The efforts of a crusading lawyer could pull Vivian Maier’s from the public eye for years.
Maier was a nanny who spent her free time photographing on the streets of Chicago and elsewhere, and her negatives, which she never published, were sold at auction for about $400 to a guy named John Maloof several years before Maier died in 2009. Since then, Maloof and other have been hard at work developing her negatives, showing her work in galleries and making a profit off of her work.
Now, her work is in legal limbo, thanks to the efforts of a photographer-turned-lawyer, David C. Deal. Initially, Deal was bothered that people unrelated to Maier were profiting off of her work, and with that wrinkle, he decided to investigate. According to the NYTimes, Deal maintains that Maloof has not purchased the rights to Maier’s work from her closest living heir. Maier had no children of her own, and Maloof found a cousin of hers in France, from whom he purchased the rights for an unknown amount. Deal claims he has found a closer heir.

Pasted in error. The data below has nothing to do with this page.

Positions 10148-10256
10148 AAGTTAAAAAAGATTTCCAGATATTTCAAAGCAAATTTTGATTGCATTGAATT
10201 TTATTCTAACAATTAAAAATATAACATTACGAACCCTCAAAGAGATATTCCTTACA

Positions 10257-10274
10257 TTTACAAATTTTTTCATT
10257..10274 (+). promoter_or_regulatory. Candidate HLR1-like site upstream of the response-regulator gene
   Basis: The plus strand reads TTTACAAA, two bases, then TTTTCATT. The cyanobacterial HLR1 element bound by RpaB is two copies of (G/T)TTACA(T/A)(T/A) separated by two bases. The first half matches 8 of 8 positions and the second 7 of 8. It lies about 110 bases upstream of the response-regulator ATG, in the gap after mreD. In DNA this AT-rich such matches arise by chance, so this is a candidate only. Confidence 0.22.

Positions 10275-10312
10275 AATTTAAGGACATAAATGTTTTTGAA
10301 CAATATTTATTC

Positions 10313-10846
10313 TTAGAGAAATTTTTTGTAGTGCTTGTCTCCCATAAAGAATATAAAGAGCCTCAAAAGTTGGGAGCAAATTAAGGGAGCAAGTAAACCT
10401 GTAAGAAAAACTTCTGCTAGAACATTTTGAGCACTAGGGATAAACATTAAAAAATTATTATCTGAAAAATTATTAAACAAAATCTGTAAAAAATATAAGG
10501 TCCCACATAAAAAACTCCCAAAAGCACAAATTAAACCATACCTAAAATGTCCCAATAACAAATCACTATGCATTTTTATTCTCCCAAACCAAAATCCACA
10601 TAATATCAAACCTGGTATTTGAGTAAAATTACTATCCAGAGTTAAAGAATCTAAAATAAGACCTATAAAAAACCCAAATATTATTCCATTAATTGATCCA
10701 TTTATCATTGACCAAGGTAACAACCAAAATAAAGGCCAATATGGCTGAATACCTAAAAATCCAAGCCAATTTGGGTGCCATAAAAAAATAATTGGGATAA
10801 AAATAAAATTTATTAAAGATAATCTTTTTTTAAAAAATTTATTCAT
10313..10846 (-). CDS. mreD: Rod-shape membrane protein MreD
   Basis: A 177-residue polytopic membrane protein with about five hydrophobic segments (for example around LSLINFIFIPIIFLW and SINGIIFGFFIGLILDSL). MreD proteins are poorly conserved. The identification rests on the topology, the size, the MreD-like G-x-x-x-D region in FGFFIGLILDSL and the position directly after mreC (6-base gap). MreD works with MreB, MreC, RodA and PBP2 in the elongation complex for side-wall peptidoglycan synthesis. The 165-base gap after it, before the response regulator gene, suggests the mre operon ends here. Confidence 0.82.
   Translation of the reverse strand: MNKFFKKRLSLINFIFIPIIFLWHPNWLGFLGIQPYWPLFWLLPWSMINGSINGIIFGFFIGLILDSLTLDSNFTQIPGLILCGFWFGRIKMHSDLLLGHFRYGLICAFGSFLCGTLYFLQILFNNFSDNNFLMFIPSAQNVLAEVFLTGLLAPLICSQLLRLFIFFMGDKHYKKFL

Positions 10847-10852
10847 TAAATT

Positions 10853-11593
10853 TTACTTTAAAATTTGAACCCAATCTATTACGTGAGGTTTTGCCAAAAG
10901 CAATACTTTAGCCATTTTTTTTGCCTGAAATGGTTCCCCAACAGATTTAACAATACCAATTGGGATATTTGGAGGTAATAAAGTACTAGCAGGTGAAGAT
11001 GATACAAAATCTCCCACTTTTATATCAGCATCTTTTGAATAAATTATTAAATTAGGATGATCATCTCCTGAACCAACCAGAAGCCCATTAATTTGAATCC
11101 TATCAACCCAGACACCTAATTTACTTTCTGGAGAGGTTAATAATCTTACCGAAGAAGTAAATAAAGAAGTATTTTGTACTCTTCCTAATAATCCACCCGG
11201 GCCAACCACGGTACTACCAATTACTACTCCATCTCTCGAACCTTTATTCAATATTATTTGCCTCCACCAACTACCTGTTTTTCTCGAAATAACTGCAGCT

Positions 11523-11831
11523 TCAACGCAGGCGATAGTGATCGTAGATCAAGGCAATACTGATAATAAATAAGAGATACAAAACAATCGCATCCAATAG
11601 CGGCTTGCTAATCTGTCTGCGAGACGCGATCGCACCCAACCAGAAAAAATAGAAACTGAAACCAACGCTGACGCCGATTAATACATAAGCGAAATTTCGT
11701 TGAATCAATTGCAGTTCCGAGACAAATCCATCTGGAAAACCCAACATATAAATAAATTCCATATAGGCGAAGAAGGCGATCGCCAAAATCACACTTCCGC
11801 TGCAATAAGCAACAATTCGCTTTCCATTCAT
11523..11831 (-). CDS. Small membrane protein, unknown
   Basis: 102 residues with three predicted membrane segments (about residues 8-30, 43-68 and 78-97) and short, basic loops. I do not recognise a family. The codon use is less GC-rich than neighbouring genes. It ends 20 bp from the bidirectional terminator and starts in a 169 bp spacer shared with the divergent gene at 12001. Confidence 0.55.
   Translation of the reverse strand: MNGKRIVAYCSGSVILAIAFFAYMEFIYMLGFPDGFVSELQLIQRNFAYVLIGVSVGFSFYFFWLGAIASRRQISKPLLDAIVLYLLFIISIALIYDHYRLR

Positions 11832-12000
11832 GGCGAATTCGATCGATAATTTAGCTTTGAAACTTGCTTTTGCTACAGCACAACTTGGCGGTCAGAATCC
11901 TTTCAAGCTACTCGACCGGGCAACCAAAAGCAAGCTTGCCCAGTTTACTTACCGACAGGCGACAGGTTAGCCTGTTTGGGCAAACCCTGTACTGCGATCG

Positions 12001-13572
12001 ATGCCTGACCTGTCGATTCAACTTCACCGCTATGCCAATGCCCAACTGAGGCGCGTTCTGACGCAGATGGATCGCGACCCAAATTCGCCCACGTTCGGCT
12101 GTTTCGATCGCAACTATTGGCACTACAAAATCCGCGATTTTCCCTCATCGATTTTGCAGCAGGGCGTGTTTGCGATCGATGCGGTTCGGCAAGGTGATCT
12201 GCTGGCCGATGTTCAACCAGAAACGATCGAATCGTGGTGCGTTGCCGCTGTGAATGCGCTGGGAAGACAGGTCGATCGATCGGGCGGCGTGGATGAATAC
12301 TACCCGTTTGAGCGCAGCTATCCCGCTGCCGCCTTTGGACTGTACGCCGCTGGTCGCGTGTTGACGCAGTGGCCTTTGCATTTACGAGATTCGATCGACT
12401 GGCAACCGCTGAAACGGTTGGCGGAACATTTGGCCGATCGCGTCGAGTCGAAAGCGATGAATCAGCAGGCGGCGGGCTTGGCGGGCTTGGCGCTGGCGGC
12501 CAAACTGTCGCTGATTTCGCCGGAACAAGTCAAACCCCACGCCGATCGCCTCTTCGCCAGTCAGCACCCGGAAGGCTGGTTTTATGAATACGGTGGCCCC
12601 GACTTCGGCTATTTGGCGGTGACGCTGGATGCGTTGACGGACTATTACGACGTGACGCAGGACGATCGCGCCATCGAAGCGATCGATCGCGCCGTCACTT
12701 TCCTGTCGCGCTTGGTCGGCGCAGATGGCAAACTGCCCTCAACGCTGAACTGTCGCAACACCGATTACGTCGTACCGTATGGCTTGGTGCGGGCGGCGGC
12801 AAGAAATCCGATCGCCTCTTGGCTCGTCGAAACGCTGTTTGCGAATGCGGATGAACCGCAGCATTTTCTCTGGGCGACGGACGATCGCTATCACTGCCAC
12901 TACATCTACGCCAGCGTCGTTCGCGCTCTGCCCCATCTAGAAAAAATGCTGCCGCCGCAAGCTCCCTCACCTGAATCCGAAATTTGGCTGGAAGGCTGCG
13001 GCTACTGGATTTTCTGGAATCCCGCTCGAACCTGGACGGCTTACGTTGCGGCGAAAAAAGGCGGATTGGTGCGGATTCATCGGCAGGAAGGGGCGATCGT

This could very well take a while, years at least, but Maier’s work is already disappearing from galleries. The reason that the case’ll take so long is that her relatives are not in the United States. It’s unclear what will happen to her work after the case is settled, but it’s certainly an interesting case to watch unfold.